My Father Essay

771 Words4 Pages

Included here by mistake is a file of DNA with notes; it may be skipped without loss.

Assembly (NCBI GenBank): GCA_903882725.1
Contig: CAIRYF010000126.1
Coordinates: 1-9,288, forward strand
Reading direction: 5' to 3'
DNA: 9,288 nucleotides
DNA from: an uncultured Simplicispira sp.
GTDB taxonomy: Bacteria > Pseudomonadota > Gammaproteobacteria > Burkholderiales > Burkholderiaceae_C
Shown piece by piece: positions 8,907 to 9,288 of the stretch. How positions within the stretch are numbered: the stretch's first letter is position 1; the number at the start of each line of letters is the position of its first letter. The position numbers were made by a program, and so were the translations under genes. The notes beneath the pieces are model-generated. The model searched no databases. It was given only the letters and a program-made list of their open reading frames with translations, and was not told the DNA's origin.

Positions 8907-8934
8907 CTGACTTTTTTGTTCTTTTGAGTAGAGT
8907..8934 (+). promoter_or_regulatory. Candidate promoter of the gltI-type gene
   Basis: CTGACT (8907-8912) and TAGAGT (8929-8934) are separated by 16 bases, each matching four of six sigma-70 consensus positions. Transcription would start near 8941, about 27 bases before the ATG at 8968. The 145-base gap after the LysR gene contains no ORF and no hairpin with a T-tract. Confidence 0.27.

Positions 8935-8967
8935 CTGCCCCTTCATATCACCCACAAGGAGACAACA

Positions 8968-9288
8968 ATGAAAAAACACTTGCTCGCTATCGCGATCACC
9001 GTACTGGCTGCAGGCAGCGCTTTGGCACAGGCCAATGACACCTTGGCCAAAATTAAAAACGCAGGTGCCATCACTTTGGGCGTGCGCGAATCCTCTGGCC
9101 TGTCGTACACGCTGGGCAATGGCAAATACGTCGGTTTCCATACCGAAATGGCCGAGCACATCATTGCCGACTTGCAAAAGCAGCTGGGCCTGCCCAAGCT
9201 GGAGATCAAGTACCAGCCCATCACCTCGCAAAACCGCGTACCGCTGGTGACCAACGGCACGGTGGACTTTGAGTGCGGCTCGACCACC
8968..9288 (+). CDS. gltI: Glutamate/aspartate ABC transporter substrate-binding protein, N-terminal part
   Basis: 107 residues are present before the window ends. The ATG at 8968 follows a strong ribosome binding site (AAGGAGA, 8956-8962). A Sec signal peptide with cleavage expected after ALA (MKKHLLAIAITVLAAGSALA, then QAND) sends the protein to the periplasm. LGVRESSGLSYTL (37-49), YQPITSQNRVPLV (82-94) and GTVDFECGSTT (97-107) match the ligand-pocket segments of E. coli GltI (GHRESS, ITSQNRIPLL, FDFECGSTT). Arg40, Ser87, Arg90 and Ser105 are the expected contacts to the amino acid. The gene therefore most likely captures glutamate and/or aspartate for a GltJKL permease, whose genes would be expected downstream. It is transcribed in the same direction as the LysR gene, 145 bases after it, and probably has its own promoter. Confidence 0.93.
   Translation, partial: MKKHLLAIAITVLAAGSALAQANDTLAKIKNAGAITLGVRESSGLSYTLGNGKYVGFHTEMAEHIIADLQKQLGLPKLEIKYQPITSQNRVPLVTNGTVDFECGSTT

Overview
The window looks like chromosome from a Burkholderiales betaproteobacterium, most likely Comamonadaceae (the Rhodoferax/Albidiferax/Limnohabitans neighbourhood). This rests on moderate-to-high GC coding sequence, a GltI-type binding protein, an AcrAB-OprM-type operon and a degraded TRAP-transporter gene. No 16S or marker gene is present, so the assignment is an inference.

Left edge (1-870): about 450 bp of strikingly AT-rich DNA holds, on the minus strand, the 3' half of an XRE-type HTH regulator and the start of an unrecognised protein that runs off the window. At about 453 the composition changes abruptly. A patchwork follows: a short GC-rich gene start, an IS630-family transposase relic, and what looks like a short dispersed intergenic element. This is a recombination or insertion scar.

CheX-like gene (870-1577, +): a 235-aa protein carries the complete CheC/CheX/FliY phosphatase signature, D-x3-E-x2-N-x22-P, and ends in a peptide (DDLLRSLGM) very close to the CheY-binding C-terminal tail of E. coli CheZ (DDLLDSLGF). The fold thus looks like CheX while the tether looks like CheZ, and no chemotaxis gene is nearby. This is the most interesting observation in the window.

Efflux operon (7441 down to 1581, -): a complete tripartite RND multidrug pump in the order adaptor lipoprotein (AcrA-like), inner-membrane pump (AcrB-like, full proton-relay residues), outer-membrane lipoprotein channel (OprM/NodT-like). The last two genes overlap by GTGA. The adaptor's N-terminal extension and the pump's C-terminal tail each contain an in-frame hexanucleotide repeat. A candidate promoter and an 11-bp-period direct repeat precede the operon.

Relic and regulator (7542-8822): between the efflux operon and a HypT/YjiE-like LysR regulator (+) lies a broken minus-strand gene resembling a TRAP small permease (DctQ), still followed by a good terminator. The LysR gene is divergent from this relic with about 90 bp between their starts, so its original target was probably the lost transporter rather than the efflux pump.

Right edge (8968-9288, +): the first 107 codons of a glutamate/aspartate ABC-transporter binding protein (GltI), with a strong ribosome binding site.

During the time my father was in the hospital, it made sense to leave the car in the hospital’s underground garage. I would stop at the top of the entrance’s small abyss and let my white Opel slide down the ramp. I’d stop to press the button, pass underneath the bar, and begin to look for a spot. I always found one. I detested going to the hospital, feigning a serenity that I didn’t have, squeezing into the gigantic elevator boxes, breathing that air which was too clean—ammoniac, unreal, disinfectant—until arriving at the fifth floor. Walking between the beds of sick people as if in a minefield—don’t touch me, don’t let death touch me—and then Hello, dad, how’s everything, everything okay?, you rest. I hated going to the hospital, although I did like descending into the garage and slowly maneuvering my white Opel. Sinking into the asphalt bowels gave me a strange sense of calm. I’d turn on the car’s headlights, and that gray, red, and yellow interior, the symmetry of the walls and columns, became a dependable realm with its safe rules and oneiric silence (do we dream sounds?). Fortunately, at the end of a few weeks my father improved. So my family and I agreed on daily shifts that allowed everyone to rest. I noticed how much happier we all were, that the hours were going by more quickly. However, I also noticed in myself a certain nostalgia for the hospital’s underground garage. The unspeakableness of this feeling prevented me from varying my routine right away. But the moment arrived when, on the days when I didn’t go, I began to experience a new anxiety that was impossible to fight: the anxiety of the absurd, when you realize that the absurd is real. More and more frequently, I’d go to the hospital on my days off. My family praised endlessly my ability to sacrifice. My father was elated. I felt like a burrowing animal. They released my father one morning in

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